Farah Khan wears the tag of a massy director with pride. The filmmaker-choreographer says that even if she wants to make a “small film”, no one allows her to go ahead with it.
Farah, credited with potboilers like Main Hoon Na and Om Shanti Om, says today people in Bollywood are scared of making musicals, leaving her and director Rohit Shetty as the last two Hindi filmmakers who continue to make mass-entertainers.
“I feel people get scared to make these big musicals because right now it’s said, ‘Don’t do this. Critics will cut it. Don’t do that. That will happen.’
“Maybe, Rohit and I are the last two who want to make the movies that we used to watch as kids and the ones that we still remember. The ones that were happy films. I try to make a small film every time but no one lets me do that,” she said.
Farah Khan addressed the media at the Big Cine Expo, where she was honoured for her contribution to Hindi cinema.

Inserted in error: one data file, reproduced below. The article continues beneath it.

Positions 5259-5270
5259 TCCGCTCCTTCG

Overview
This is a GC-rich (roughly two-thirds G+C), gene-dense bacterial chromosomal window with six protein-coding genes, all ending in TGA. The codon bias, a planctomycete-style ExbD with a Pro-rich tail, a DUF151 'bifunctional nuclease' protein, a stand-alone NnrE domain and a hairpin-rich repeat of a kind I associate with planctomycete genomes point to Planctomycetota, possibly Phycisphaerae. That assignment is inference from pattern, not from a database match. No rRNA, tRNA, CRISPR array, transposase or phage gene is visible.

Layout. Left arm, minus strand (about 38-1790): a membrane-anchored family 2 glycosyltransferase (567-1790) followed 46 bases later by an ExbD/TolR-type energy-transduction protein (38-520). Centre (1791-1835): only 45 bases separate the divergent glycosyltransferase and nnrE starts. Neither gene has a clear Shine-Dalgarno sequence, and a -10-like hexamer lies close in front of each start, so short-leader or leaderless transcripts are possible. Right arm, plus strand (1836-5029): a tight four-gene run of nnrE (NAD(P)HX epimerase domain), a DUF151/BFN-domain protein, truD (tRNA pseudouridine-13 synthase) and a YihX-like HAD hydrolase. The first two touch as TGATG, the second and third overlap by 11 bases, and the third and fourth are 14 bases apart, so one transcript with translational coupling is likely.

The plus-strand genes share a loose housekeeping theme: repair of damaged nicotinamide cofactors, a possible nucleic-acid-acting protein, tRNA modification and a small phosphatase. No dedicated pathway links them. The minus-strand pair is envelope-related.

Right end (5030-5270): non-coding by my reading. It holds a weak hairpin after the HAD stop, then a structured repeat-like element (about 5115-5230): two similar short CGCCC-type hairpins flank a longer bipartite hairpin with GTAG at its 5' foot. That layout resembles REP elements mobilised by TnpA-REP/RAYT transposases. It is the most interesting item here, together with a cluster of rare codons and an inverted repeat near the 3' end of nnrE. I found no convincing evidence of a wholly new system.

Farah said just because her sensibilities as a filmmaker are more commercial doesn’t mean she does not watch films that rely heavily on realism.
She said, “I like watching different types of movies. I may not want to make those films. I may not be capable of making those movies. A lot of directors enjoy my movies but they may not be wanting to make those films. So, love for cinema cannot be for only a certain type of film. I am a foodie for cinema. I watch all kinds of movies, from Polish, Swedish, French and they’re absolutely fantastic.”
“When you are making for India, then my sensibilities are such that I make pan-India films which would run from B centre to A plus. That’s a very difficult thing to do because you’ve to please one billion people. It’s very easy to make a film that pleases ten thousand people,” the Om Shanti Om director added.
Farah Khan, who is rumoured to be collaborating with Rohit Shetty on Satte Pe Satta remake, showered praise on the director, saying his films are not only entertaining but also have a social message.
She said, “Rohit makes films that are completely enjoyable. They have a social message. They are not vulgar. Same with me. It’s just that we like to make larger than life films. This trend is fading away slowly.”
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